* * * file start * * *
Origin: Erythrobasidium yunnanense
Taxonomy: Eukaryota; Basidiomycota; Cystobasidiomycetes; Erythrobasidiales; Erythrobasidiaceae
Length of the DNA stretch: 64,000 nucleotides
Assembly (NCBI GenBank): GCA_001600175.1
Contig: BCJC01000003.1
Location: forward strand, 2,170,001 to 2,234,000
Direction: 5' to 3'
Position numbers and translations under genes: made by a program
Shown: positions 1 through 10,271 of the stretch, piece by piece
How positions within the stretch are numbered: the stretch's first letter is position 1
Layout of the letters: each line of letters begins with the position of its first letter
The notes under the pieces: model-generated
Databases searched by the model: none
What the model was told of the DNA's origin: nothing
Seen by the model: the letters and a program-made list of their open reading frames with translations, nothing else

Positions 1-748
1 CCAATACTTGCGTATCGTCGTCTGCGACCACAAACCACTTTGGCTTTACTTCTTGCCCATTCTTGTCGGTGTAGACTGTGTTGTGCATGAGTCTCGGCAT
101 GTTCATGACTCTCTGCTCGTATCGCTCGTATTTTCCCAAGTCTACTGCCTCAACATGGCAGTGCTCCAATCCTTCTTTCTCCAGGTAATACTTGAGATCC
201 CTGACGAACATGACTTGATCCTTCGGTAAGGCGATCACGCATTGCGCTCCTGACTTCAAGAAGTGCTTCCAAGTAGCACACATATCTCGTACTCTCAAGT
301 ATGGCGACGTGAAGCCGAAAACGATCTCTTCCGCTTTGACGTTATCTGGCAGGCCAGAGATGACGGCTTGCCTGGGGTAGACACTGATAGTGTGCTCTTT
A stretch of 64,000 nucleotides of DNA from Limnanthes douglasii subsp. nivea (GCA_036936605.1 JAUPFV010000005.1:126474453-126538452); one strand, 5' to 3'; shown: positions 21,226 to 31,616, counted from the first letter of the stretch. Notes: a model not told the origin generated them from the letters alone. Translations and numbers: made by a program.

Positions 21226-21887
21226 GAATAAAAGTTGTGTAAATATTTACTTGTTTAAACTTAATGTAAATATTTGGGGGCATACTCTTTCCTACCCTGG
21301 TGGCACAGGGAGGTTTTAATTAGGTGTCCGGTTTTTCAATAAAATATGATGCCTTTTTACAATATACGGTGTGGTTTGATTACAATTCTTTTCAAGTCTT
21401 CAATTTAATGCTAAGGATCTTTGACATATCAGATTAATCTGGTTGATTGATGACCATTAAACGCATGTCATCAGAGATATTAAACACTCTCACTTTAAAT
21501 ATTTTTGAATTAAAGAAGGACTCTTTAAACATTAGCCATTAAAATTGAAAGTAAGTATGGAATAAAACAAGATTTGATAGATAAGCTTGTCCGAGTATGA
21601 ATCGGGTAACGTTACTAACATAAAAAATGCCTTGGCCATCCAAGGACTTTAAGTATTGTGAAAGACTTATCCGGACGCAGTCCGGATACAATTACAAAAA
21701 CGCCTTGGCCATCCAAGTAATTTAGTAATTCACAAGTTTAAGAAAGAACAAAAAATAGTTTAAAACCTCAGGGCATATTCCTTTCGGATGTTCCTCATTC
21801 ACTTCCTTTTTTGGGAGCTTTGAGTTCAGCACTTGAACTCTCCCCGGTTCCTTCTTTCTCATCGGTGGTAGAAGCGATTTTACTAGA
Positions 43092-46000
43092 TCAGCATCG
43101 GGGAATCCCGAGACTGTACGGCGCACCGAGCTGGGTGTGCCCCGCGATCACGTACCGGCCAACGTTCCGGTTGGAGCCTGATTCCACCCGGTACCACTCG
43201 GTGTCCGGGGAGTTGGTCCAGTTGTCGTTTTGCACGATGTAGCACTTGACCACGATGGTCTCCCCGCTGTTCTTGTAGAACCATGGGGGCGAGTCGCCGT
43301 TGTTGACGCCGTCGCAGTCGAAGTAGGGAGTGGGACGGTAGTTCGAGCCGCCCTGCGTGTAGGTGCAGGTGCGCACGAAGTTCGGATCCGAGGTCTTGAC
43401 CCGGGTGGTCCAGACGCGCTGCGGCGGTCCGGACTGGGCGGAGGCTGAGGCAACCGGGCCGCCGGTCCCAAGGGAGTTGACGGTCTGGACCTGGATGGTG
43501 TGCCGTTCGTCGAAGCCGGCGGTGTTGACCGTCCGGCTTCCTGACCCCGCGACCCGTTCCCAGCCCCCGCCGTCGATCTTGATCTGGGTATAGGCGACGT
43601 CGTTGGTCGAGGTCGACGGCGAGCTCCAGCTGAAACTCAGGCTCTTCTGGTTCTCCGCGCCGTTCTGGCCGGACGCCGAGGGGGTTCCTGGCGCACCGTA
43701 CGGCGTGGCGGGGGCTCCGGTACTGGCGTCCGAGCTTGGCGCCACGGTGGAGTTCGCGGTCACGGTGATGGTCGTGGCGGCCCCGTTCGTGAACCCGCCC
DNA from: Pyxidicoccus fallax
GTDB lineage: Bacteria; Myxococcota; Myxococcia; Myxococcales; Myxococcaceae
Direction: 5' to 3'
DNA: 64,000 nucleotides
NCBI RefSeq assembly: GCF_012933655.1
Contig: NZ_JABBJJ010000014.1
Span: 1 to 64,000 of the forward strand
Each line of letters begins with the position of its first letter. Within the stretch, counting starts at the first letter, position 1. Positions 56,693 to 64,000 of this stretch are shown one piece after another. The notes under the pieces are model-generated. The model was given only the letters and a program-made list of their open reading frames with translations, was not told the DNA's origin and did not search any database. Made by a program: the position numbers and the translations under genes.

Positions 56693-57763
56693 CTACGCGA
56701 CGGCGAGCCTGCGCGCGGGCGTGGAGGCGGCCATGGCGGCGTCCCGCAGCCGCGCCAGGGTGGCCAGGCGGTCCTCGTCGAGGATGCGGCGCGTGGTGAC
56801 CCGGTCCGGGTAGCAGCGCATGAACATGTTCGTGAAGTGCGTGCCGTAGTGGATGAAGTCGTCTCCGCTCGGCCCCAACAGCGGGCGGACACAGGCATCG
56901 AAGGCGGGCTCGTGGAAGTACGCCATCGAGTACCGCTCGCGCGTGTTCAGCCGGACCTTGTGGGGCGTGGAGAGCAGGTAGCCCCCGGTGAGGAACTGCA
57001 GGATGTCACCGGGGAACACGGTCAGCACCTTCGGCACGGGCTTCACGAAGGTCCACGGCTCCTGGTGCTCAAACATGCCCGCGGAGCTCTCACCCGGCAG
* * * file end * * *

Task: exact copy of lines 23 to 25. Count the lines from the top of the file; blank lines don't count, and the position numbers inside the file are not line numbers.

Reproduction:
21226 GAATAAAAGTTGTGTAAATATTTACTTGTTTAAACTTAATGTAAATATTTGGGGGCATACTCTTTCCTACCCTGG
21301 TGGCACAGGGAGGTTTTAATTAGGTGTCCGGTTTTTCAATAAAATATGATGCCTTTTTACAATATACGGTGTGGTTTGATTACAATTCTTTTCAAGTCTT
21401 CAATTTAATGCTAAGGATCTTTGACATATCAGATTAATCTGGTTGATTGATGACCATTAAACGCATGTCATCAGAGATATTAAACACTCTCACTTTAAAT